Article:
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This article in SSSAJ

  1. Vol. 39 No. 4, p. 639-643
     
    Received: July 5, 1974
    Published: July, 1975


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doi:10.2136/sssaj1975.03615995003900040021x

Chemical Conversion of Parathion on Soil Surfaces1

  1. Bruno Yaron2

Abstract

Abstract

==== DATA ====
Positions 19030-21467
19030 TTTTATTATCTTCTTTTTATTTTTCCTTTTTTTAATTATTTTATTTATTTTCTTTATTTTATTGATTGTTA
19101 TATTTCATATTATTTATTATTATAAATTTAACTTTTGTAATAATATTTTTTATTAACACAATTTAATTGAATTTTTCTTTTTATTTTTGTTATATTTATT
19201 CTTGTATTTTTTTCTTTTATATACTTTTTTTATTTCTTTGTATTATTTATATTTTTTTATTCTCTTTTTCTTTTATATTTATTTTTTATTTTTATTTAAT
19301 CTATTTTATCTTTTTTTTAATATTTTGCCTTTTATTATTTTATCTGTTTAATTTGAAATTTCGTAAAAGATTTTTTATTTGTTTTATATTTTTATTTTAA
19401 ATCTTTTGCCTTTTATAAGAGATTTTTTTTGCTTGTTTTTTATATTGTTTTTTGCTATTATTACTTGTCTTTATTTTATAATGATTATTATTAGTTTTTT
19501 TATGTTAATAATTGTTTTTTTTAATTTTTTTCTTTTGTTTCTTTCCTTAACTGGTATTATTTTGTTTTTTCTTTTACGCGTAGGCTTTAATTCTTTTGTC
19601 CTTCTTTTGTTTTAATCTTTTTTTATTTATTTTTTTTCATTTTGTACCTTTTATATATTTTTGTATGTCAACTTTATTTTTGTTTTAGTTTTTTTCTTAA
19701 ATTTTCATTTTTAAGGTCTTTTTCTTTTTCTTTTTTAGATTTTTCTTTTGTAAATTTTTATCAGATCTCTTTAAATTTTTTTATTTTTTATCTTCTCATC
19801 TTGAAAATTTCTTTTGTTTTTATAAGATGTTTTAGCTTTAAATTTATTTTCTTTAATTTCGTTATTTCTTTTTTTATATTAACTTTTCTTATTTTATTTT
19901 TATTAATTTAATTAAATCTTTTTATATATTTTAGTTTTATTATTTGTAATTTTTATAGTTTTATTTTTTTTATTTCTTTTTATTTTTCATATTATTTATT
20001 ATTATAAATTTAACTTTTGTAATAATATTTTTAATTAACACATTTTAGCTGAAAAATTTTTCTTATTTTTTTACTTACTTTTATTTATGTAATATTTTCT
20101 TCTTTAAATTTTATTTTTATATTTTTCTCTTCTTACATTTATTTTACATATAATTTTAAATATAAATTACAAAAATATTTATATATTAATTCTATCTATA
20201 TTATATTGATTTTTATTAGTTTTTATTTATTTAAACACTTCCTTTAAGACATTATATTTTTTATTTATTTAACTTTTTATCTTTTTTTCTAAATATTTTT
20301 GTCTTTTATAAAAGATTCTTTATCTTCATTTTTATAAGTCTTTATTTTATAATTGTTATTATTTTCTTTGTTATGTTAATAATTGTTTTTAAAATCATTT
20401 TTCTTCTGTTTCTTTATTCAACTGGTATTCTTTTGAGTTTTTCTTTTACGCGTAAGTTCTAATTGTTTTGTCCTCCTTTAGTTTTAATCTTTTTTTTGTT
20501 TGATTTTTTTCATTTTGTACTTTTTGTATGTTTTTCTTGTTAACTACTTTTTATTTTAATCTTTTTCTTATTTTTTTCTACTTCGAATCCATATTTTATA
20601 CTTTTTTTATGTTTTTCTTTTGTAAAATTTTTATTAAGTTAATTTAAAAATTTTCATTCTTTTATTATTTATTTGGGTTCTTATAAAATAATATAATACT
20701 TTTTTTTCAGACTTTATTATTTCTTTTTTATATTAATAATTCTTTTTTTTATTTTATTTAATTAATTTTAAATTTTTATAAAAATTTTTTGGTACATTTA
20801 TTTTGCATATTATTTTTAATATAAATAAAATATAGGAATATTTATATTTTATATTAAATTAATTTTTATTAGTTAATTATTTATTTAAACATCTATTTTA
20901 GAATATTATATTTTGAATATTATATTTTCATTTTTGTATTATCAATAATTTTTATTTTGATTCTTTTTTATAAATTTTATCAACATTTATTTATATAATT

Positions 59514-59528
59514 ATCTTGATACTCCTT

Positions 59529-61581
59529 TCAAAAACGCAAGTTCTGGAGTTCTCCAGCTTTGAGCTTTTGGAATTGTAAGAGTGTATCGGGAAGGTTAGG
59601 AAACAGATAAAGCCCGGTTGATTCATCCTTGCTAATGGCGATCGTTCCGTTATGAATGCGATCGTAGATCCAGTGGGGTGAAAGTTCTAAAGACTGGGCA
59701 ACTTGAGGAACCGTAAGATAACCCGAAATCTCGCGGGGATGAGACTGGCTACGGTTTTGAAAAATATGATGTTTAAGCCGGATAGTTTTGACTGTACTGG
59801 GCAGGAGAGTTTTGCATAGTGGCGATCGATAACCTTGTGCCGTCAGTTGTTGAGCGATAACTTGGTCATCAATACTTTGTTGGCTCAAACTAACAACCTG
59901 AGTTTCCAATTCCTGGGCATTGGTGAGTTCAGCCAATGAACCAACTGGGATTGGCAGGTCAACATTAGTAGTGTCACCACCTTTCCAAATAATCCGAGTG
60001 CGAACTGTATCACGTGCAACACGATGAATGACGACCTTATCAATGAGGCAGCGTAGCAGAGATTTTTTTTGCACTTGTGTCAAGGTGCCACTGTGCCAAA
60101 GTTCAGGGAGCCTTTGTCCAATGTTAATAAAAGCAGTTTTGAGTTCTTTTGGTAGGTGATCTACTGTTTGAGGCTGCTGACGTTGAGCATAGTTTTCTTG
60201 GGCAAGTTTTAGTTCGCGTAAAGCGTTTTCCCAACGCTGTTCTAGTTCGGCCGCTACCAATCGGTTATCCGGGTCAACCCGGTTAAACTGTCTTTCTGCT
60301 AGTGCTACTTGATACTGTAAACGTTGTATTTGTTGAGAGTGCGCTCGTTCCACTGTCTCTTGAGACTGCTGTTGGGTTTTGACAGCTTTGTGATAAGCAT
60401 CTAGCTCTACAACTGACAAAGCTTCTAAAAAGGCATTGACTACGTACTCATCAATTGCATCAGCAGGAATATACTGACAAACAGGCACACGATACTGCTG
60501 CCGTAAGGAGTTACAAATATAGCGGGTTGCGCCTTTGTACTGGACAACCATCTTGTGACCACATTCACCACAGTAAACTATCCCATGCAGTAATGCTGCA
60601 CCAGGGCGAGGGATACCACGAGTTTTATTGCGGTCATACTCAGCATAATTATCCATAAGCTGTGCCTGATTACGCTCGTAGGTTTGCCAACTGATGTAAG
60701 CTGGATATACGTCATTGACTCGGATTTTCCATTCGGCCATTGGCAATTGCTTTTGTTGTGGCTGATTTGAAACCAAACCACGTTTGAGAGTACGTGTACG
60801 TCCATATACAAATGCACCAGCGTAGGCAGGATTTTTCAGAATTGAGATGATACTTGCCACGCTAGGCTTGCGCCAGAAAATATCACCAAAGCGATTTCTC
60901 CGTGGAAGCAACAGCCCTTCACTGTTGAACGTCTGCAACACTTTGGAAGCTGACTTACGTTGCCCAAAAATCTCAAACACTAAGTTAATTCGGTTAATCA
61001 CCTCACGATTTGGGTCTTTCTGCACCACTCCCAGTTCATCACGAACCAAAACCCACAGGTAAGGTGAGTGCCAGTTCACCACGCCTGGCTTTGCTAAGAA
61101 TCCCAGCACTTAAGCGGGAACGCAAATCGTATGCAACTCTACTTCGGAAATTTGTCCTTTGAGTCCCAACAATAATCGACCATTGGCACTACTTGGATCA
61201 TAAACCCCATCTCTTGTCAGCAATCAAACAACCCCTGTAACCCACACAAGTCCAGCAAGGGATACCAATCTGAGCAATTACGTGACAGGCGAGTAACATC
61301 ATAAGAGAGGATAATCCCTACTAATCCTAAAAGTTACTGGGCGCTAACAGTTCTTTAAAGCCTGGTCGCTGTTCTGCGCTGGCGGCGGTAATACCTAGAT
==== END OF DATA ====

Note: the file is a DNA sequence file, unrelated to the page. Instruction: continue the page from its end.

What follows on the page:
Chemical conversion of parathion was studied on a range of sterile soils widely different in organic matter content and clay mineralogy. After 130 days' incubation at room temperature, conversion ranged between 3–23% for air-dried samples and was < 10% for moist ones in all the soils studied. The conversion was found to proceed via hydrolysis of the phosphate ester bond. A conversion mechanism is proposed. The conversion was affected by soil constituents like clay and organic matter—the rate decreasing in the order:—kaolinite > montmorillonite > organic matter, this being inversely related to the adsorption affinity of these materials for parathion. This phenomenon is explained by assuming that surface catalysis of parathion occurs at specific active sites only. For almost all the soils studied, the presence of water apparently blocked the active sites required for parathion decomposition, indicating that the soils' catalytic activity is moisture dependent.

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